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Wallerawang - Construction, May 2012

Detailing work continued on the factories at the Lithgow end of town. Pallet racking styled after the Dexion brand, as well as various pallets and boxes, were scratchbuilt and painted. The rack was attached in place along one factory wall, with some of the pallets and boxes glued onto it. Bollards were cut from round plastic sprues, painted yellow, and glued either side of all the doorways and openings. A forklift and driver was added next, working away next to a pile of pallets in the VES factory yard.

An image of GMRG's HO scale layout 'Wallerawang' under construction

Pallet racking, built from styrene angle, positioned next to the factory wall ready for gluing into place.

A few more vehicles have been detailed and added to the layout. One of Wallerawang's most noted features is the coal-fired power station, which is managed by Delta Electricity. During our visit to Wallerawang we noticed white utes with Delta logos on their doors. A couple of white utes were bought at the last exhibition and had Delta signage glued onto their sides, representing the stickers seen on the real utes. A touch of weathering was applied, before the utes were placed in the main street and by the electrical substation yard.

An image of GMRG's HO scale layout 'Wallerawang' under construction

One of the white utes, with driver added behind the wheel.

A red tray truck that was purchased earlier in the year was next to receive some attention. Styrene rod was cut to standard length and positioned at an angle from the rear of the tray to over the cab. Sheet styrene was cut into squares, painted grey to represent concrete slabs, and glued next to the pipes. A number plate was also added to the front bumper bar.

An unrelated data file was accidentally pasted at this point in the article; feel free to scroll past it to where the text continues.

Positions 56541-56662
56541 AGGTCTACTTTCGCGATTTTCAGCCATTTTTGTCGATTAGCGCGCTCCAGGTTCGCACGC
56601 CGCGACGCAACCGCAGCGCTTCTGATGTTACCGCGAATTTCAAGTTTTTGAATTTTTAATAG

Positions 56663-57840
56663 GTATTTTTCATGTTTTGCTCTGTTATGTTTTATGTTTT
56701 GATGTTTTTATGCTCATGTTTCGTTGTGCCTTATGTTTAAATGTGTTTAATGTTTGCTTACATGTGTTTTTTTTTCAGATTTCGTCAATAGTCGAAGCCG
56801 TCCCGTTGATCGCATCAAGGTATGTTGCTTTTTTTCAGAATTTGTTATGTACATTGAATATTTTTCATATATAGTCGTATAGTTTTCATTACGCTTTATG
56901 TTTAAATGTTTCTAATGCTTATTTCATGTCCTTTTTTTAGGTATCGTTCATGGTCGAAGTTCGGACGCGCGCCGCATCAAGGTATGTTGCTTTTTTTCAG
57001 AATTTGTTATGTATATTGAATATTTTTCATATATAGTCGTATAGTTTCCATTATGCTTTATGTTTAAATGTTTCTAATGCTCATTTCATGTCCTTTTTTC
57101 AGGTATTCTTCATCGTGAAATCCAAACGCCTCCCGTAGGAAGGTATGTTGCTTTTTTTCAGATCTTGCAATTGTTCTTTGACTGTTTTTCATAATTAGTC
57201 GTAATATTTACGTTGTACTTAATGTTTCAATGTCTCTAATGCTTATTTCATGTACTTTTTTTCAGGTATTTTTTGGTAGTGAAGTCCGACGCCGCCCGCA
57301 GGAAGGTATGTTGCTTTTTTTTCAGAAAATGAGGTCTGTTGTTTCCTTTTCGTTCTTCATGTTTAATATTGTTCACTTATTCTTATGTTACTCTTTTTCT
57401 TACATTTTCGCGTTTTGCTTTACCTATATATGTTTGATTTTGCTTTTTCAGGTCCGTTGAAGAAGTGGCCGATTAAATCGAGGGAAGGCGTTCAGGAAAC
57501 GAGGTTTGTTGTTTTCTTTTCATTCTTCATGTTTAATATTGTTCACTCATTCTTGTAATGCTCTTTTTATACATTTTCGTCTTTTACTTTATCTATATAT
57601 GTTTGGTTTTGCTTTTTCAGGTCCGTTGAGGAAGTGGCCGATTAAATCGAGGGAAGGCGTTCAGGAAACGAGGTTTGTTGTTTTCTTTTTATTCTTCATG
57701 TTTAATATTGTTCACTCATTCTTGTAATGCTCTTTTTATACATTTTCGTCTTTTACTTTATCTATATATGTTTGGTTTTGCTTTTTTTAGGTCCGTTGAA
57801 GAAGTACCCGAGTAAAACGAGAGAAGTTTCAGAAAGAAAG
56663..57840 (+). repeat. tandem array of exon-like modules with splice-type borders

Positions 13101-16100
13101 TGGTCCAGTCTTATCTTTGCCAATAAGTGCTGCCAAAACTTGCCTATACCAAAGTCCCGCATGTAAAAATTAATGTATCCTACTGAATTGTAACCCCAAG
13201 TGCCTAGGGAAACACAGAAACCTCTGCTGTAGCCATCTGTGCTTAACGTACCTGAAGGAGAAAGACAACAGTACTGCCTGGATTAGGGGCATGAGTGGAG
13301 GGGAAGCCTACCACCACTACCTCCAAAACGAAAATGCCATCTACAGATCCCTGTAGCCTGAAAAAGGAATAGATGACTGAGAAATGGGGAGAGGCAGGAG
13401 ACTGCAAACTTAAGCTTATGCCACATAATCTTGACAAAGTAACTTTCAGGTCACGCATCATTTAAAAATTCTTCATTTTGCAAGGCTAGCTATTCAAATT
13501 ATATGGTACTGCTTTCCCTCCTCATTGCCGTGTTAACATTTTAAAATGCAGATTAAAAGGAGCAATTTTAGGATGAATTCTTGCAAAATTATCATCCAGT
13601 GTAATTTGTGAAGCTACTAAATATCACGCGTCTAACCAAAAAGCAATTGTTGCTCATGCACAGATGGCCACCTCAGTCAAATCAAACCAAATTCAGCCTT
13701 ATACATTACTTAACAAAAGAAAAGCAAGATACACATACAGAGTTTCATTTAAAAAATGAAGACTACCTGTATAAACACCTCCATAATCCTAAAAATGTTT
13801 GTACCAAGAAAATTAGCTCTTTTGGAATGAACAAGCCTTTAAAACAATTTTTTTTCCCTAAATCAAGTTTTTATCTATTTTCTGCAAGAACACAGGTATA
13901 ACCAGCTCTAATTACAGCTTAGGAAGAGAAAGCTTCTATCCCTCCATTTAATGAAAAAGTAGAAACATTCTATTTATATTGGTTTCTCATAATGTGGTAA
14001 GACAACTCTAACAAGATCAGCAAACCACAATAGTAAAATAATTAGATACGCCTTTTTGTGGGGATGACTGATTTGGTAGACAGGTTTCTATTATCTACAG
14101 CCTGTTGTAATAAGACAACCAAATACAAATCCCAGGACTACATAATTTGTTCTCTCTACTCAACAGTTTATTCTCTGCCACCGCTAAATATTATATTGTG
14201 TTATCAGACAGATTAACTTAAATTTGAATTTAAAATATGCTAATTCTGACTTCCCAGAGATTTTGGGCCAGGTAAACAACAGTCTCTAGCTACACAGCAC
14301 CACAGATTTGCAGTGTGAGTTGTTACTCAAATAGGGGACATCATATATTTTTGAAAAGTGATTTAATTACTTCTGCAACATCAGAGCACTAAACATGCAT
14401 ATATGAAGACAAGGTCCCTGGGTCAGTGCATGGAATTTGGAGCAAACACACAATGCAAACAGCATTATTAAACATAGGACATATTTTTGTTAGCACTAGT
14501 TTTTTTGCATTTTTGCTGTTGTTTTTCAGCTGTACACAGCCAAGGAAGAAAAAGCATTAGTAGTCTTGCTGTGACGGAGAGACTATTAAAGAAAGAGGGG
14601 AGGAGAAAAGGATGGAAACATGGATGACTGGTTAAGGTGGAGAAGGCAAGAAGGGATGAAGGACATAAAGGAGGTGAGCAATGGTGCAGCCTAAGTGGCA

An image of GMRG's HO scale layout 'Wallerawang' under construction

The late model tray truck glued in place inside the ARTC yard.

Work has also progressed on the signalling system. The PICAXE program to control the signals went through extensive editing. While the original version worked, there were inherent delays as the program had to wait for the output functions to complete before it could do anything else. The new version has multiple functions operating at the same time, eliminating the delays. A separate setup program has also been written, for adjusting and setting the stop and clear positions of each arm, the speed of the arm movement, and testing of these settings.

Lower quadrant semaphore kits were bought from Gwydir Valley Models, soldered together and painted. Clear plastic, tinted red and blue, was cut and glued into the spectacle plates. Brass rodding was added so that the semaphore arm and counterweight can be moved by a servo. A warm white surface-mount LED was integrated into the signal lamp, the wires running down the inside of the square post, so that the spectacle plate will be lit. Three of these signals are glued onto the layout in readiness for operation.

An image of GMRG's HO scale layout 'Wallerawang' under construction

The first assembled semaphore, in place as an Up Home signal on the Mudgee branch. The upper semaphore has a working arm for access to the main line, and the lower signal is a dummy for the branch line that continues into Wallerawang yard.

The jumper cables, used for joining the wiring of the modules together, received an update. The ex-PMG plugs and sockets have no polarisation, meaning they can be connected the right way round (indicated by coloured heatshrink tubing) or the wrong way round. To eliminate any possibility that the wires may get wrongly connected, pieces of alumimium angle were screwed to the plugs and sockets. This ensures that the sockets can only be plugged in the right way, and only to the matching plug in the case where there are two plugs side-by-side.